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Hancock County Success Stories

Hancock County Success Stories

Finleys (PDF) (142 KB) html

EQIP Makes Life Easier for Farmer 

Upon retiring from the United Parcel Service after 35 years Bedell and Geneva Finley bought a 23-acre farm outside of Sparta in Hancock County in 2003. The farm had 131 pecan trees and a large pasture with barbed wire fencing that required bush hogging twice a year. A friend recommended that Finley get some cattle to keep from having to bush hog the pasture.

The Finley's started their cattle farm with only nine cows - three Polled Herefords and six Black Baldies. Today they have 25 head of cattle – Black Angus, Black Baldies and Polled Herfords, and are able to have this number of cattle on their farm due to the recommendations of the USDA-Natural Resources Conservation Service (NRCS) to follow a rotational grazing system.

Finley had an idea of what he wanted to do on the farm and he knew he needed assistance. “I got with the county extension person, Greg Glover, here in Hancock County. I had to register the farm with the Farm Service Agency (FSA) and then I found out what programs were available for my farm. That’s when I called Mr. Palmer (Scotty Palmer, district conservationist in Greene County) and told him what my plans were for the farm and what I wanted to do. He and Roger Webb (soil conservation technician in Greene County) came over and we sat down with my business plan and they discussed the different programs that were available for me to use on our farm,” said Finley.

When Palmer first visited Finley Farms, he had a few concerns. “I guess my concerns were that the livestock were over-grazing the vegetation that was present and that water was being hauled to the livestock. Mr. Finley agreed with our recommendations to cross fence to practice rotational grazing and to install watering facilities in each newly divided pasture,” said Palmer.

With this information Finley was off and running, installing each practice recommended in his 2009 contract. Under the Environmental Quality Incentives Program (EQIP) Finley put in cross fencing for grazing, installed heavy use areas for feeding and watering, drilled a 270-foot deep well which pumps 18 gallons of water a minute to different watering areas in the pastures, planted long leaf pines on the back of his land and planted clover in his pastures.

Finley is moving very quickly on his contract. “The last practice to be installed under this contract is a winter feeder facility, and he has started that. Bedell has been real timely about installing all the planned practices in the contract,” said Palmer. “Once the winter feeder is in, I plan on using the manure to fertilize the fields,” said Finley.

Finley believes that EQIP has benefited him and the cattle. “It’s less stressful on me, less stressful on the cows; it’s more efficient; it’s just a better way of farming. The rotational grazing - moving the cows from one area to another - is easier. It’s mostly a better way of farming all the way around. Less labor intense, the water is already there for the cows; they drink it down, then it fills itself up - just more efficient to do it this way. Before I had the water lines, I had to tote water with buckets or keep the troughs filled up with the water hose. This way it’s automatic and more efficient,” said Finley.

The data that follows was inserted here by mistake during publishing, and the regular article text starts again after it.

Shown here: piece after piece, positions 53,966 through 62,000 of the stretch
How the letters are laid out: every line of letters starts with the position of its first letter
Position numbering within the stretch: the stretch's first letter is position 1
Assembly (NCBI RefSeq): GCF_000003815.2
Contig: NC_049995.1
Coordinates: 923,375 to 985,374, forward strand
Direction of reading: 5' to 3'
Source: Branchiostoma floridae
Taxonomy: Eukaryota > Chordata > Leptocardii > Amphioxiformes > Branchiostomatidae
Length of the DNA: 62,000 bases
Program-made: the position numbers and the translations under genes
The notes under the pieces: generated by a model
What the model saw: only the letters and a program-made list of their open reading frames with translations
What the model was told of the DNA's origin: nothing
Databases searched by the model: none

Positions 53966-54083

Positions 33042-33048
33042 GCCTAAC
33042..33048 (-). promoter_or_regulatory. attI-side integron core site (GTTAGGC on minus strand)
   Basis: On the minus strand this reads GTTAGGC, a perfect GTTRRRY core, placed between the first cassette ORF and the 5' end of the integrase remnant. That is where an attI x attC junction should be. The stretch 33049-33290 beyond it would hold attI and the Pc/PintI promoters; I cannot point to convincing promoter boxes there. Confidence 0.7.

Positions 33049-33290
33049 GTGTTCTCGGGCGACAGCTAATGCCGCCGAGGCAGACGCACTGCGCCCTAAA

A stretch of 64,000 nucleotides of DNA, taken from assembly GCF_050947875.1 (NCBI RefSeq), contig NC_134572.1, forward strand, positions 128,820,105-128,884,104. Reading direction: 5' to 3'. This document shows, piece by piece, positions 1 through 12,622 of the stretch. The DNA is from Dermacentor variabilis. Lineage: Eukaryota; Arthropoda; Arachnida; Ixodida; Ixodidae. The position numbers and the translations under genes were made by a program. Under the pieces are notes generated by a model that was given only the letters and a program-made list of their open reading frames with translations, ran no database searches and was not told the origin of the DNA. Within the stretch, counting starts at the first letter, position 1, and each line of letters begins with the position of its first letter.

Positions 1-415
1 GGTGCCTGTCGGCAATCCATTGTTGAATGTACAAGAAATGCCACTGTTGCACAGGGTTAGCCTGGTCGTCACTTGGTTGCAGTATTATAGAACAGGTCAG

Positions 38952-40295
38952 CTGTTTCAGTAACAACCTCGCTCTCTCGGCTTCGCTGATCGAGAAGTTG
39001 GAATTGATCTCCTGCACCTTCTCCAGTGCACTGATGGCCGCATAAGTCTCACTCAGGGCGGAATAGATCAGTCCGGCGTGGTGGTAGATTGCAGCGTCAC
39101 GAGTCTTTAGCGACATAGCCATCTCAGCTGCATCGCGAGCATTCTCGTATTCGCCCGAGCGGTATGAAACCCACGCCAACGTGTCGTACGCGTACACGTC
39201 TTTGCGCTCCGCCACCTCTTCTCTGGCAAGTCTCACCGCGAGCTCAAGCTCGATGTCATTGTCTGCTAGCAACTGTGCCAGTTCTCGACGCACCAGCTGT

Finley’s philosophy for future generations would be for them to take a look at farming today not farming in their grandfather’s time. “I think a lot of the new generation thinks of farming as labor intensive practices; the plowing, the hands-on everything is done manual by hand and not by machines; it’s not done efficiently like the practices I’ve installed. I would like for them to see the conservation practices that makes farming easier and less labor intense. That it’s not as tough as it use to be years ago when they talked to their father or grandfathers about how they had to stay at it from sunup to sundown, behind a plow and how they did it labor intensive. It’s more efficient with machinery, pipe lines and wells and things of this nature that make it much easier,” said Finley.

Finley added a grateful acknowledgement to the NRCS. “Since my beginning in farming with EQIP the NRCS has been very helpful. Mr. Palmer, Mr. Roger Webb and Mr. Luther Jones (Oconee River Resource and Development coordinator) they have been a great help to me. They have worked with me diligently in implementing the program and any question or problems I had, they were here to make sure I got it right. The help I needed - I got,” said Finley.

Finley was honored at a banquet in October by the Piedmont Soil and Water Conservation District as Conservationist of The Year for Hancock County.

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